I sat up in that position with the counter balance of 50 lbs holding me for an hour or so, while a CT machine went around me taking pictures and then several specialists pored over the resulting imaging on computer monitors nearby. When they had reached their conclusions, one of which was seeing for the first time that not only had I broken my C1 into 4 pieces, but I also had suffered Atlanto Occipital Dislocation (internal decapitation) at the same time, they removed the weights, and when the weight of my head once again was carried by the C1, it honestly felt like someone had placed a 50 lb. sack of feed on the top of my head! It was amazing how heavy my head felt, and if it happened to you, you would be surprised, too!]
Today, I definitely can feel the wobbliness of my upper C spine. When I'm well-rested and fresh, it is not as pronounced, but after being up and about for a few hours, each bump in the pickup, each snappy turn of the steering wheel (my husband drives, I do not drive anymore) keeps me well-aware of my cranio-cervical instability, and each bump or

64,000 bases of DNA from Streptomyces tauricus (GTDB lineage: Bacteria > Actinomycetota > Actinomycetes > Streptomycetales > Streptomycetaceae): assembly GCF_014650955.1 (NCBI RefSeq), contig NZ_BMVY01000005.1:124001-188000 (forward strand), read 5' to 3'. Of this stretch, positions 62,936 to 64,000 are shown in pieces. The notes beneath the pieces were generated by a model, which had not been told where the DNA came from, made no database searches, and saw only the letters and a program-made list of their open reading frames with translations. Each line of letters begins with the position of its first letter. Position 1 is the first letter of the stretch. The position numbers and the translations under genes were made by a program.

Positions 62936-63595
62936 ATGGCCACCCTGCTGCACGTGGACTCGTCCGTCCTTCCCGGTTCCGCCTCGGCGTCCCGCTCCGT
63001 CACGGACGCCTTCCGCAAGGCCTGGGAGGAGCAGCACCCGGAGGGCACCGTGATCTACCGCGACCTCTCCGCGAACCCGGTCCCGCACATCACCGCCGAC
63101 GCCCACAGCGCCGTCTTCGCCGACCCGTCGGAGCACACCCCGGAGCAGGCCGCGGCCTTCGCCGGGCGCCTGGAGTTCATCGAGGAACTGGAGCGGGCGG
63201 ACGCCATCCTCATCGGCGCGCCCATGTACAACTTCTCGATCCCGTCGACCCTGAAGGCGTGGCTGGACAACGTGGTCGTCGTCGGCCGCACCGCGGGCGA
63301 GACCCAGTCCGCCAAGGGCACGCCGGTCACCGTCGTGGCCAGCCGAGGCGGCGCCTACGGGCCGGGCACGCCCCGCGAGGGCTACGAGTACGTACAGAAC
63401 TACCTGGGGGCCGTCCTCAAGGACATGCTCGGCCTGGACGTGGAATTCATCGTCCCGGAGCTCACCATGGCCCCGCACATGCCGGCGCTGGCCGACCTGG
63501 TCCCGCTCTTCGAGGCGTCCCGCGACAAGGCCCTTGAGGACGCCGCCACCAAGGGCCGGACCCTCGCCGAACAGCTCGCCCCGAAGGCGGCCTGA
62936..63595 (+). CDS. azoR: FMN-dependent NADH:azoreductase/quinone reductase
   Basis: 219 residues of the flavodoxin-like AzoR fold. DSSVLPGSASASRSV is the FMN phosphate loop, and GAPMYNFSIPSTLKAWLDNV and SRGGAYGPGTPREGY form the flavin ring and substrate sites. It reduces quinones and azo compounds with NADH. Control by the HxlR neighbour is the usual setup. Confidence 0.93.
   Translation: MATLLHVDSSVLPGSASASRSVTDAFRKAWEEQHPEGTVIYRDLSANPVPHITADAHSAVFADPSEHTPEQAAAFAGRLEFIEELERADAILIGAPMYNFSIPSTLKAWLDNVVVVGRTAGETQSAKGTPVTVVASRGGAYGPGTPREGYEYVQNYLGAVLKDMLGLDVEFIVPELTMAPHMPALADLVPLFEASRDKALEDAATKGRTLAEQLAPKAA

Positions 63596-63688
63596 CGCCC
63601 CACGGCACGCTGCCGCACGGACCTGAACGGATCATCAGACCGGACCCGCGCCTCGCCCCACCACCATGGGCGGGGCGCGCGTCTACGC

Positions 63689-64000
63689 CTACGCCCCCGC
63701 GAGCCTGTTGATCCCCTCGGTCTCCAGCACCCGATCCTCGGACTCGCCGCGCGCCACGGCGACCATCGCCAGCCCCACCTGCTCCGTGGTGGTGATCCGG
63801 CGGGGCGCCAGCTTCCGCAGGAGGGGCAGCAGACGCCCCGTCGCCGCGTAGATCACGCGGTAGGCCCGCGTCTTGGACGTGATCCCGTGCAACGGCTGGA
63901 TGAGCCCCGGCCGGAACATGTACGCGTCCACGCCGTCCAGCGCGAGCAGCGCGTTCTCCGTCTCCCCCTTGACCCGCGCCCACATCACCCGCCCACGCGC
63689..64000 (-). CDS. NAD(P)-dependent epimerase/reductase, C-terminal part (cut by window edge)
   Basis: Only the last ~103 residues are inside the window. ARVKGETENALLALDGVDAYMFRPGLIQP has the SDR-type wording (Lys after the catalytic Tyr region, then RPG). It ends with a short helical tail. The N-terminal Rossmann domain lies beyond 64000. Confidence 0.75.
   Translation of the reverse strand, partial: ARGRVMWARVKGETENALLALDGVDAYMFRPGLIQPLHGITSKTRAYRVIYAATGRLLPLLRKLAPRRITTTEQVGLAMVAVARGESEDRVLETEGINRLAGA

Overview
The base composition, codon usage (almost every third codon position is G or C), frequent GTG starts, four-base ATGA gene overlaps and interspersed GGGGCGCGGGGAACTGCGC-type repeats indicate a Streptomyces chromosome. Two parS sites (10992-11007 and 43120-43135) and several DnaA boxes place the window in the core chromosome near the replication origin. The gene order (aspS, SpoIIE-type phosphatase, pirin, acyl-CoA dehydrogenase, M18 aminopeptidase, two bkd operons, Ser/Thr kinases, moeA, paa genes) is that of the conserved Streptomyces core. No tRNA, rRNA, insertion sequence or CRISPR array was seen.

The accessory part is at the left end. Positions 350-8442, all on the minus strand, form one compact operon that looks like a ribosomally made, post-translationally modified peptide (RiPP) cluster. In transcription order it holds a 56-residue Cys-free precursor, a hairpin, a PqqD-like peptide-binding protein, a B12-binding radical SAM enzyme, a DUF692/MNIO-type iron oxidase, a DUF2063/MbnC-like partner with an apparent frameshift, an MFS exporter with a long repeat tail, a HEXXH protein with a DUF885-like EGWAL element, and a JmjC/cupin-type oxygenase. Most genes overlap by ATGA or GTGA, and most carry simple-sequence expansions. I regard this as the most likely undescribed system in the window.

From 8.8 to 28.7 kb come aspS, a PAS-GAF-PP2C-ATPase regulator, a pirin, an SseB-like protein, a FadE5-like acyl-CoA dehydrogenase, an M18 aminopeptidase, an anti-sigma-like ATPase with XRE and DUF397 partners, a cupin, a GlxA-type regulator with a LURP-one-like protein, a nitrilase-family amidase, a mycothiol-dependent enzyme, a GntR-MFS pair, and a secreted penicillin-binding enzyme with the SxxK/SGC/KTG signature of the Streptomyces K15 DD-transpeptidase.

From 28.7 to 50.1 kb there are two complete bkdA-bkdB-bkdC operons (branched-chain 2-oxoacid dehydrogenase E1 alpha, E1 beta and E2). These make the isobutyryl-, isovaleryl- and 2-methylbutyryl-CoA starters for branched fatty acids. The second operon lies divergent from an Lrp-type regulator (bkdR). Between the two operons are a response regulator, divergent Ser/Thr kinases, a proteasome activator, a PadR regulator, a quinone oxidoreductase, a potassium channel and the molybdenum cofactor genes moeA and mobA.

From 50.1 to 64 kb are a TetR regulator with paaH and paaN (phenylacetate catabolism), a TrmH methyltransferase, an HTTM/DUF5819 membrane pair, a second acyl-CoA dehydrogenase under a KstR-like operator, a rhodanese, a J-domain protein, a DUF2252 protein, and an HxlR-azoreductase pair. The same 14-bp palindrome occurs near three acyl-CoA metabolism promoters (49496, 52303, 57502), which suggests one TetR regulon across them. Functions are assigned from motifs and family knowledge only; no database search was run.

turn adds up collectively until, all tolled, I have that dire NEED to lie down and get the weight off. I am always very aware of the weight of my head.
What do I hope to get from surgery:
The ability to drive again. Without a fixation, if I drive, my head is held in an instinctual,
strained, self-balancing fashion. In order to focus and see what needs to be seen, I hold my head still and steady, and this effort is a great one, which, again, collectively adds to the flareup that I will feel the next day, or that night, after driving.
So, I'd like the freedom to drive again. At almost 60, I can't help but think about my future and my "silver" years ahead. My husband is 11 years older than I am. We've been married 38 years this year, and it is my desire to be able to take care of him as we age, and not be a burden upon him. I would like my independence back, I have many years to live if the Lord "tarries."